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A History of Russia Volume 1

A History of Russia Volume 1

Walter G. Moss


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Book Details


This new edition retains the features of the first edition that made it a popular choice in universities and colleges throughout the US, Canada and around the world. Moss's accessible history includes full treatment of everyday life, the role of women, rural life, law, religion, literature and art. In addition, it provides many other features that have proven successful, including: a well-organized and clearly written text, references to varying historical perspectives, numerous illustrations and maps, fully updated bibliographies accompanying each chapter as well as a general bibliography, a glossary, and chronological and genealogical lists.

'An expertly presented and thoroughly informative narration recommended for a scholar's Russian history reference shelf, as well as accessibly informative reading for the non-specialist general reader with an interest in the historical development of Russia.' —'Midwest Book Review'

This new edition retains the features of the first edition that made it a popular choice in universities and colleges throughout the US, Canada and around the world. Moss's accessible history includes full treatment of everyday life, the role of women, rural life, law, religion, literature and art. In addition, it provides many other features that have proven successful with both professors and students, including: a well-organized and clearly written text, references to varying historical perspectives, numerous illustrations and maps that supplement and amplify the text, fully updated bibliographies accompanying each chapter as well as a general bibliography of more comprehensive works, a glossary, and chronological and genealogical lists. Moss's 'A History of Russia' will appeal to academics, students and general readers alike.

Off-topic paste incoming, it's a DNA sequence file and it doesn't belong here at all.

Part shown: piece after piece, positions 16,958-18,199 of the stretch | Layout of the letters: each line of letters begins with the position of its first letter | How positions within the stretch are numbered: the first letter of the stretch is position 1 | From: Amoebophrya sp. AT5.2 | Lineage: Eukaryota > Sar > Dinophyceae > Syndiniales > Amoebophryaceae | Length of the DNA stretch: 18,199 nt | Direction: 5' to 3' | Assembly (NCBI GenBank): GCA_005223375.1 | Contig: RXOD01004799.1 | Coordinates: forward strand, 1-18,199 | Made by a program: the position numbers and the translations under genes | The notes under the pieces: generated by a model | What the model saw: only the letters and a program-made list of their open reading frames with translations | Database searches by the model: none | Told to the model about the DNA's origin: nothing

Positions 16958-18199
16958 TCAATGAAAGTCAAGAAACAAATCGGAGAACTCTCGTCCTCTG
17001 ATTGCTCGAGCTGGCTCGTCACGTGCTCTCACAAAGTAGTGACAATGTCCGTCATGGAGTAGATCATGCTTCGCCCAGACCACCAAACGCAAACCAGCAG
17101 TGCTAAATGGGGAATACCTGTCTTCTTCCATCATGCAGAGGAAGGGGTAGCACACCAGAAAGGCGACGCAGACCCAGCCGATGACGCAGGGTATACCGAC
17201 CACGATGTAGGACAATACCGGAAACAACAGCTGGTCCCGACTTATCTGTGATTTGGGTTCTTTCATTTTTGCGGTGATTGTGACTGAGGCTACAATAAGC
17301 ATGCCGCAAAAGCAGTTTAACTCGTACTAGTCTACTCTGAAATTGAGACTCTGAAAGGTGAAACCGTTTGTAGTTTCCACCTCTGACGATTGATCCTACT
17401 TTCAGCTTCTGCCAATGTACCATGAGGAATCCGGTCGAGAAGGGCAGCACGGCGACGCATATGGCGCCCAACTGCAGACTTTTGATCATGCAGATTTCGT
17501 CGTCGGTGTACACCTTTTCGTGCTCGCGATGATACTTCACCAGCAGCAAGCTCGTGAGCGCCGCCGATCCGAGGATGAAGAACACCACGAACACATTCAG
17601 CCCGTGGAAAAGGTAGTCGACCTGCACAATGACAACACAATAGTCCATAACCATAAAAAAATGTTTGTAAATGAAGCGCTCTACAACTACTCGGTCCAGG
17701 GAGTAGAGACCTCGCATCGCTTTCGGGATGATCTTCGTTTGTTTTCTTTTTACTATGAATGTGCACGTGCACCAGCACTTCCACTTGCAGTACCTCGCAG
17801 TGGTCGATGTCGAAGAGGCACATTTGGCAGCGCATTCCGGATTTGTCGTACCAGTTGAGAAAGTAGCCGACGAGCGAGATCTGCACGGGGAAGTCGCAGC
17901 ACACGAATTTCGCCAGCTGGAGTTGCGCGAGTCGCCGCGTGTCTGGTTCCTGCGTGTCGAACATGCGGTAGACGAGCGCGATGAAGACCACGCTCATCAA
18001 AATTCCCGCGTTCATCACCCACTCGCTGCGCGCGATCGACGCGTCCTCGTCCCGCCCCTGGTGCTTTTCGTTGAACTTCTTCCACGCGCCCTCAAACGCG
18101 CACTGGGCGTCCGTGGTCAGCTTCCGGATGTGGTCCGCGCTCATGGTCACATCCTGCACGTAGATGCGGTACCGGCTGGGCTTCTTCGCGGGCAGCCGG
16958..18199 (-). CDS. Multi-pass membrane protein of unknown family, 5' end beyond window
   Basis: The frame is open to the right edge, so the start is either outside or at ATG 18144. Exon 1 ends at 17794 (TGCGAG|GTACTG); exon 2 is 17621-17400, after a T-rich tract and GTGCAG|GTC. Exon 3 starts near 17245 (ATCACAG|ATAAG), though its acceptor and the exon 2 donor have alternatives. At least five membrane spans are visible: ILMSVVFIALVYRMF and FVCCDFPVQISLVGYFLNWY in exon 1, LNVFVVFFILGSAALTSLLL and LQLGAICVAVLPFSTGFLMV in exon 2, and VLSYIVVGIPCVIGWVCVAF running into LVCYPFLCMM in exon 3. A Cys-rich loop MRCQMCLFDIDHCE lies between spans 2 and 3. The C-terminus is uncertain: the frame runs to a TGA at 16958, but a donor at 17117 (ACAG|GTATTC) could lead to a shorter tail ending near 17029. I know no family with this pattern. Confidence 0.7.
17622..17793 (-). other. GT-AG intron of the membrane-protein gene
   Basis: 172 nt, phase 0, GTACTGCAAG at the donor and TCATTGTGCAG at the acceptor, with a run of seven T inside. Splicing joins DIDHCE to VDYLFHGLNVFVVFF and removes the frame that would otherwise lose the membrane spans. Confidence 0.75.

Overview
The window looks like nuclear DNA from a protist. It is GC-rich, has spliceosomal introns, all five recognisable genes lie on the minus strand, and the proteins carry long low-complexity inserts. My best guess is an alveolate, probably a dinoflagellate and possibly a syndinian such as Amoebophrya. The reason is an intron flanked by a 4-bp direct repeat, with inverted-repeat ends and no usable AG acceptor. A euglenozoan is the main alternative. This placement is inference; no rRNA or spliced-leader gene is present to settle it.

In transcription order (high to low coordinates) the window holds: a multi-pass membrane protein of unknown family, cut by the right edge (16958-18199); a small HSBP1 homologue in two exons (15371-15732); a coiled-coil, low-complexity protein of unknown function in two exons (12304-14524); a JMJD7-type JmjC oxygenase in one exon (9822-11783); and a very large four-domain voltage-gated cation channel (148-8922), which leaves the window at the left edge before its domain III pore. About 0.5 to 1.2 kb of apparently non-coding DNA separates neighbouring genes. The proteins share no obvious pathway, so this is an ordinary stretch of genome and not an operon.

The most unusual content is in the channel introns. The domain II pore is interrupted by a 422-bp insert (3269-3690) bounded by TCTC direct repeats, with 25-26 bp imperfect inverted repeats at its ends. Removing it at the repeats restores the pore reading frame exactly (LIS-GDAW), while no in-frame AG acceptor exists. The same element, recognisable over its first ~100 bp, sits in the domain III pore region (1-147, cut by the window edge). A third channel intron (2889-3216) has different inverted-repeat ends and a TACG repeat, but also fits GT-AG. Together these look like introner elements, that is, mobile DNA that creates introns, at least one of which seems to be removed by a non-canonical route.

'Manages to embrace a wide range of topics while at the same time remaining accessible and interesting…Balances humorous anecdotes with provocative concepts, and discusses historiography in a clearer and more contemporary fashion than that found in Riasanovsky's 'A History of Russia', now in its sixth edition and looking a bit musty by comparison...There is little to fault with this volume.' —Andrew Gentes, Lecturer in Russian and European History, University of Queensland, in 'Australian Slavonic and East European Studies'

Walter G. Moss is Professor of History in the Department of History and Philosophy at Eastern Michigan University.

Table of Contents

Section Title Page Action Price
Front Matter 1
Half Title 1
Title 3
Copyright 4
Dedication 5
Table of Contents 7
List of Maps 15
Preface to the Second Edition 17
A Note to Students 21
Main Matter 35
Chapter 1: Land and Peoples: From Ancient Times to the Present 23